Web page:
There is a difference between posting pictures of you taking part in life and not posing for the camera to highlight your thinnest areas and those pictures taken in the privacy of your bedroom, set up specifically to make you look thinner.  And then posting them on your profile.

Do yourself a favor.  Do the friends you supposedly care about a favor. Think about how harmful the effects of such pictures can be. And delete them.

Sure, you’re not responsible for another person’s relapse.  We can only take responsibility for our own actions, but one of those actions is being respectful of other people’s well-being.


November 13, 2009 - Posted by | Body Image, Eating Disorders | , , , , , , , , , , , , , ,


  1. Thumbs up on this post! I love all your articles, but this is my favorite so far. I like the way you write without sounding condencending or a “know it all”. I wish you didnt live so far away as you are such a good influence.

    Comment by diana | November 13, 2009 | Reply

  2. I totally agree with EVERYTHING you’ve posted here. As someone who still struggles with body image problems even having been in a good recovery for about a year, pictures like what you’ve spoken of here really get to me. I know I am guilty of having done it in the past as a cry for help, but now they just piss me off because I now realize in hind site how much they may hurt other people while simultaneously hurting the person posting it by furthering their descent into anorexia.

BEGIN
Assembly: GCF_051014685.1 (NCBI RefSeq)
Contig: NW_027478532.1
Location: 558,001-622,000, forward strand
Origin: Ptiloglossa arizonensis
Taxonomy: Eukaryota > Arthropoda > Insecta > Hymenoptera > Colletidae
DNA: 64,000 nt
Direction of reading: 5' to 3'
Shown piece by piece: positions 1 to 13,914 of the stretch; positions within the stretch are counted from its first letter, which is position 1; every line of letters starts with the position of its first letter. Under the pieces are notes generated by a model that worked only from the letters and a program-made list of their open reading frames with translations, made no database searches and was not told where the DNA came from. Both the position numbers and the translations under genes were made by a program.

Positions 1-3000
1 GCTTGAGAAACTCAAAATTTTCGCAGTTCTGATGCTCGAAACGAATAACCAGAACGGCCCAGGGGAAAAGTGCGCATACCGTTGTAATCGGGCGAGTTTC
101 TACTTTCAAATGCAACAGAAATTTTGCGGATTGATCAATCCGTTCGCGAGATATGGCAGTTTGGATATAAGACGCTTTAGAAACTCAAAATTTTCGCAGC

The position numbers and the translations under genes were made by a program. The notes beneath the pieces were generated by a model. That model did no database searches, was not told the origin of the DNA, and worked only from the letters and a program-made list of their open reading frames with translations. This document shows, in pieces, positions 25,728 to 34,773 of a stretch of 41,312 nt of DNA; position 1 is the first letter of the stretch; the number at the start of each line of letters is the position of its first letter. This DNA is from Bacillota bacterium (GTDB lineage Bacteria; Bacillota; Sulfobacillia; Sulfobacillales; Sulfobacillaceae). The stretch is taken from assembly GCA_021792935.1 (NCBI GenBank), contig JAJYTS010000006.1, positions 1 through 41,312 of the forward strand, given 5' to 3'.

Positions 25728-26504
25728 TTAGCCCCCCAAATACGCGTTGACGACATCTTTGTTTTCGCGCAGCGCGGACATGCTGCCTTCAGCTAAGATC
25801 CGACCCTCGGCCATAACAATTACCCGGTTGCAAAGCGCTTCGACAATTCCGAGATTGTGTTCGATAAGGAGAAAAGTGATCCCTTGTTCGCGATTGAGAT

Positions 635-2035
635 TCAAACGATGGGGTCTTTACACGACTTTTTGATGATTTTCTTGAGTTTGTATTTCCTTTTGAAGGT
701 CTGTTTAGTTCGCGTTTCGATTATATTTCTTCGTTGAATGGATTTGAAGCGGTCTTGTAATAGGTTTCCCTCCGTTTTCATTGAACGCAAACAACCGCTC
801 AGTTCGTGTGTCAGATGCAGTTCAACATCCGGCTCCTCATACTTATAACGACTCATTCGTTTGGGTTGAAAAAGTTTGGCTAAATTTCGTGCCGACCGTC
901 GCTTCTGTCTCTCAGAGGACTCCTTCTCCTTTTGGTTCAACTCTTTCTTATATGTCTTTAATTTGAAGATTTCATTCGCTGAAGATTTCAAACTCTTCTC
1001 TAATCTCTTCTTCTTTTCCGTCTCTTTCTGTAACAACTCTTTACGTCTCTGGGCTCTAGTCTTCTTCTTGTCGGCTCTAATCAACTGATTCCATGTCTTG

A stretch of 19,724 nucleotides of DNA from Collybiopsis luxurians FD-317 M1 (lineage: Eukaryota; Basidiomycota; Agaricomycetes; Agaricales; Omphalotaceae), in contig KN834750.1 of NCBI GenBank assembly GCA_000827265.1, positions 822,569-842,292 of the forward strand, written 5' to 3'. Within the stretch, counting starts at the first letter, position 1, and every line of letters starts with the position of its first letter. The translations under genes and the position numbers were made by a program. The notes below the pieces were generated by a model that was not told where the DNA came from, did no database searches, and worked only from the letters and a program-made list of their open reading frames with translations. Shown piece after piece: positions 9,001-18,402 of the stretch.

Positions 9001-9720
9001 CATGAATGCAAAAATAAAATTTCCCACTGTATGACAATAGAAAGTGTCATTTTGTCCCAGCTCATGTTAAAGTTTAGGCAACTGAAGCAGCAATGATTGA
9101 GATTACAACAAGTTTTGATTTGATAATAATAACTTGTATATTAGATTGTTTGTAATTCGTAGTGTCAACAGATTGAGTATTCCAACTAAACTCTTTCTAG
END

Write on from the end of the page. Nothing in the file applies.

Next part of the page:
Comment by Nikita | November 13, 2009 | Reply

    • Well put, Nikita. I don’t think these people realize how much it keeps THEMSELVES blued to the eating disorder and prevents them from moving forward

      Comment by surfacingaftersilence | November 14, 2009 | Reply

  3. Thank you!

    Comment by Kristin | November 13, 2009 | Reply

  4. yup yup, agree with everything.

    Comment by janie | November 13, 2009 | Reply

  5. Well, said. I’ve refrained from commenting on your entries about pictures on facebook b/c I don’t run into it often. I am very picky about who I “friend” on facebook. (Not just in relation to eating disorders, but I’m ) But a very private person in general.) I only keep in touch with a handful of people I’ve been in treatment with and all but a few are recovered/recovering. Until you started writing about this topic, I didn’t know how prevalent it had become.

    It disturbs me that this is going on. I’m shocked. And sad. I have asked myself if facebook had been around when I was at my thinnest/sickest, would I be doing the same thing? The answer I’ve come up with is No, I wouldn’t. I was never outwardly proud of my low weight. I always tried to hide it as much as possible. I went running any time I was at a family function and a camera was produced. There are no pictures of me with an NG tube, ect…

    In the interest of honesty, for a long time, I was inwardly proud of my weight, even after it compromised my health. There were a lot of things I did I am not proud of. Just when it turned into something I was ashamed of, I’m really not sure. But it was early on in my illness. I think the eating disoredered community has morphed into something very different than it was 10 years ago. The acceptance of choosing an anorexic lifestyle, or eating disorderd lifestyle, is still fairly new.